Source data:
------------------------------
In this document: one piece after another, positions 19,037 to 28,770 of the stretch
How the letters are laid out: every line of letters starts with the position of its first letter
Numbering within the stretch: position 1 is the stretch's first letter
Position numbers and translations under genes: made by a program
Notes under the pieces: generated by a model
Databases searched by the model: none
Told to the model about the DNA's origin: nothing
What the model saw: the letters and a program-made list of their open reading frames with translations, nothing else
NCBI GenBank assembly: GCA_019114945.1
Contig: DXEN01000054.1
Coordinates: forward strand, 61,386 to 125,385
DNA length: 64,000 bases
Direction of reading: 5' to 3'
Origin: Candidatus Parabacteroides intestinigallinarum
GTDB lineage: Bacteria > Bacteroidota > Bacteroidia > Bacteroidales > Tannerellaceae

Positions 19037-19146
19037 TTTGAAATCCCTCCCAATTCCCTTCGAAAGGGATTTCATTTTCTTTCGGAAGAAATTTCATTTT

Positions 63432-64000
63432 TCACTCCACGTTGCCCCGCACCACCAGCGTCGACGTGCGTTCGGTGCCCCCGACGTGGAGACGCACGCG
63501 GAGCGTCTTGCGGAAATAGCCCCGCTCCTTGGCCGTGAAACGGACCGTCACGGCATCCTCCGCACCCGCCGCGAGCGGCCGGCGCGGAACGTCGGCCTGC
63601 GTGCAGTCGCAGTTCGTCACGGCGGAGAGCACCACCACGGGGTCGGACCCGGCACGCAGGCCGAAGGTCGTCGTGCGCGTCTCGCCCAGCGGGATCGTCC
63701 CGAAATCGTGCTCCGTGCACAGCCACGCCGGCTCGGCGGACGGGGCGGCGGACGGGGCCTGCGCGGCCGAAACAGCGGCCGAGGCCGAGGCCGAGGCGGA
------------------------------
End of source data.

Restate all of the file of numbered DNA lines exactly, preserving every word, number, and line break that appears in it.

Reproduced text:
In this document: one piece after another, positions 19,037 to 28,770 of the stretch
How the letters are laid out: every line of letters starts with the position of its first letter
Numbering within the stretch: position 1 is the stretch's first letter
Position numbers and translations under genes: made by a program
Notes under the pieces: generated by a model
Databases searched by the model: none
Told to the model about the DNA's origin: nothing
What the model saw: the letters and a program-made list of their open reading frames with translations, nothing else
NCBI GenBank assembly: GCA_019114945.1
Contig: DXEN01000054.1
Coordinates: forward strand, 61,386 to 125,385
DNA length: 64,000 bases
Direction of reading: 5' to 3'
Origin: Candidatus Parabacteroides intestinigallinarum
GTDB lineage: Bacteria > Bacteroidota > Bacteroidia > Bacteroidales > Tannerellaceae

Positions 19037-19146
19037 TTTGAAATCCCTCCCAATTCCCTTCGAAAGGGATTTCATTTTCTTTCGGAAGAAATTTCATTTT

Positions 63432-64000
63432 TCACTCCACGTTGCCCCGCACCACCAGCGTCGACGTGCGTTCGGTGCCCCCGACGTGGAGACGCACGCG
63501 GAGCGTCTTGCGGAAATAGCCCCGCTCCTTGGCCGTGAAACGGACCGTCACGGCATCCTCCGCACCCGCCGCGAGCGGCCGGCGCGGAACGTCGGCCTGC
63601 GTGCAGTCGCAGTTCGTCACGGCGGAGAGCACCACCACGGGGTCGGACCCGGCACGCAGGCCGAAGGTCGTCGTGCGCGTCTCGCCCAGCGGGATCGTCC
63701 CGAAATCGTGCTCCGTGCACAGCCACGCCGGCTCGGCGGACGGGGCGGCGGACGGGGCCTGCGCGGCCGAAACAGCGGCCGAGGCCGAGGCCGAGGCGGA